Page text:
Document Type: Review Article

Authors

1 MSc, Department of Radiology, School of Paramedical Sciences, Shiraz University of Medical Sciences, Shiraz, Iran

2 MSc, Student research committee, Shiraz University of Medical Sciences, Shiraz, Iran

3 PhD, Department of Radiology, School of Paramedical Sciences, Shiraz University of Medical Sciences, Shiraz, Iran

4 PhD, Ionizing and Non-Ionizing Radiation Protection Research Center (INIRPRC), School of Paramedical Sciences, Shiraz University of Medical Sciences, Shiraz, Iran

Abstract

A bystander effect is biological changes in non-irradiated cells by transmitted signals from irradiated bystander cells, which causes the radiation toxic effects on the adjacent non-irradiated tissues. This phenomenon occurs by agents such as ionizing radiation, ultraviolet radiation (UVR) and chemotherapy. The bystander effect includes biological processes such as damage to DNA, cell death, chromosomal abnormalities, delay and premature mutations and micronuclei production. The most involved genes in creating this phenomenon are cyclooxygenase-2 (COX-2), inducible nitric oxide synthase (iNOS), the nuclear factor of kappa B (NFkB) and Mitogen-Activated Protein Kinases (MAPKs).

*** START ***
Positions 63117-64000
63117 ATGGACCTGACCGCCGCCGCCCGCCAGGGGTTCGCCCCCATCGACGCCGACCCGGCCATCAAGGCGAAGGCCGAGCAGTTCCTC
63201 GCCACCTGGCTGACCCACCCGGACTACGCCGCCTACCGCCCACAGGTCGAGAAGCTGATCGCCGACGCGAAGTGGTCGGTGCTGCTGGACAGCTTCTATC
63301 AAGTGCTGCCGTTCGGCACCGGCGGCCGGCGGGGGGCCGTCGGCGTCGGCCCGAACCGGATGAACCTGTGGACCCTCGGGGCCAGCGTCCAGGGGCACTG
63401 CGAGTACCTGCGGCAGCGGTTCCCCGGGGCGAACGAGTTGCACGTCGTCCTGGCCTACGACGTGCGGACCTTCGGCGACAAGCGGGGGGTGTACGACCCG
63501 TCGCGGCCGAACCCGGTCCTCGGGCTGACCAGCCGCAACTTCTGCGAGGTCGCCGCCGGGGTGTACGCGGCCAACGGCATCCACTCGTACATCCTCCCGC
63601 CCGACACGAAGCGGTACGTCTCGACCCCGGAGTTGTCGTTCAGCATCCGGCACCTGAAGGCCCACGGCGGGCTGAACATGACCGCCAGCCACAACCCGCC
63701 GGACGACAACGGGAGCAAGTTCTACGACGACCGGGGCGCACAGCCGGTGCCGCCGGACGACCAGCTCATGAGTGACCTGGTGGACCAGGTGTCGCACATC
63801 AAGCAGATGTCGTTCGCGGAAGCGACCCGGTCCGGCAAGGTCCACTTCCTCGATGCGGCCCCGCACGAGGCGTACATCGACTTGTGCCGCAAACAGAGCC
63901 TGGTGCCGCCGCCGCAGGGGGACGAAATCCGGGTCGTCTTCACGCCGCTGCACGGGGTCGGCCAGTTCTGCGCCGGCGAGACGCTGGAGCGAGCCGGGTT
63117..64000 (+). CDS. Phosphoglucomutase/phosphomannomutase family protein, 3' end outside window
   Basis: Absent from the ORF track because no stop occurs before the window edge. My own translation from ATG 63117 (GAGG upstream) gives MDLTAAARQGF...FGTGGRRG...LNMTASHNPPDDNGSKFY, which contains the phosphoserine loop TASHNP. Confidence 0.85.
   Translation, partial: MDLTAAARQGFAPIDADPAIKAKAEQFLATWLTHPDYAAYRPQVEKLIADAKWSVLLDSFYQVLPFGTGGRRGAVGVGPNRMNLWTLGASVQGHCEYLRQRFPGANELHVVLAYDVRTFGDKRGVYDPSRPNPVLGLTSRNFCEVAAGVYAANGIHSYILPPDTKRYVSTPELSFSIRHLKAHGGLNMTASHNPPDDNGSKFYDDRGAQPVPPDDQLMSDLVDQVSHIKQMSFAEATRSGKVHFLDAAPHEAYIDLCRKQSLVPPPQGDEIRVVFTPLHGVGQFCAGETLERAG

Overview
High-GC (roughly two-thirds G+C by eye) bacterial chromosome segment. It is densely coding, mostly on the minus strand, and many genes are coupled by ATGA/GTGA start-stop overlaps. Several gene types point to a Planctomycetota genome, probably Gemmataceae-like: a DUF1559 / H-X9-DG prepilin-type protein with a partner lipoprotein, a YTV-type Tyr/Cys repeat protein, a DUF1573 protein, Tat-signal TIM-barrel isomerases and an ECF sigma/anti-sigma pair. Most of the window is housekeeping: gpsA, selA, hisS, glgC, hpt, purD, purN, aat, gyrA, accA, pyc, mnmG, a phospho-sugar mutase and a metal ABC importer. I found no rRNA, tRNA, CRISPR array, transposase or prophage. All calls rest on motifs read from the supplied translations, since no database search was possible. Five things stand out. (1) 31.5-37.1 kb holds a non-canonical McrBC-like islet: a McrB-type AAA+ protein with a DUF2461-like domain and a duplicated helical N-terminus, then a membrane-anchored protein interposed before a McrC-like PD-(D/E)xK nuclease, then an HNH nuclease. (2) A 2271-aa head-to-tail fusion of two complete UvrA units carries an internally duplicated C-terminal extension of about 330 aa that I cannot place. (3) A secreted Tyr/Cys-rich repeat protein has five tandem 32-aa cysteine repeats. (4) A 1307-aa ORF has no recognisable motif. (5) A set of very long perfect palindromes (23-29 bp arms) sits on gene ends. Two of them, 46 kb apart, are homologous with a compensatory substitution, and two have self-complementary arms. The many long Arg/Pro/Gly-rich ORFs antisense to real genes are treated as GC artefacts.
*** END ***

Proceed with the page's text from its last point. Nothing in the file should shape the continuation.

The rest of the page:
Radiation generated reactive oxygen species (ROS) can damage DNA, membranes and protein buildings. Studies have shown that Vitamin C, Hesperidin, and melatonin can reduce the number of ROS and have a protective role.
Silver nanoparticles (Ag NPs) are the most abundant nanoparticles produced and when they enter cells, they can create DNA damage. Studies have shown that combined treatment with UVR and silver nanoparticles could form γ-H2AX and 8-hydroxy-2′-deoxyguanosine (8-OHdG) synergistically.
This article reviews the direct and the bystander effects of UVR on the nuclear DNA, the effect of radioprotectors and Ag NPs on these effects.

Keywords

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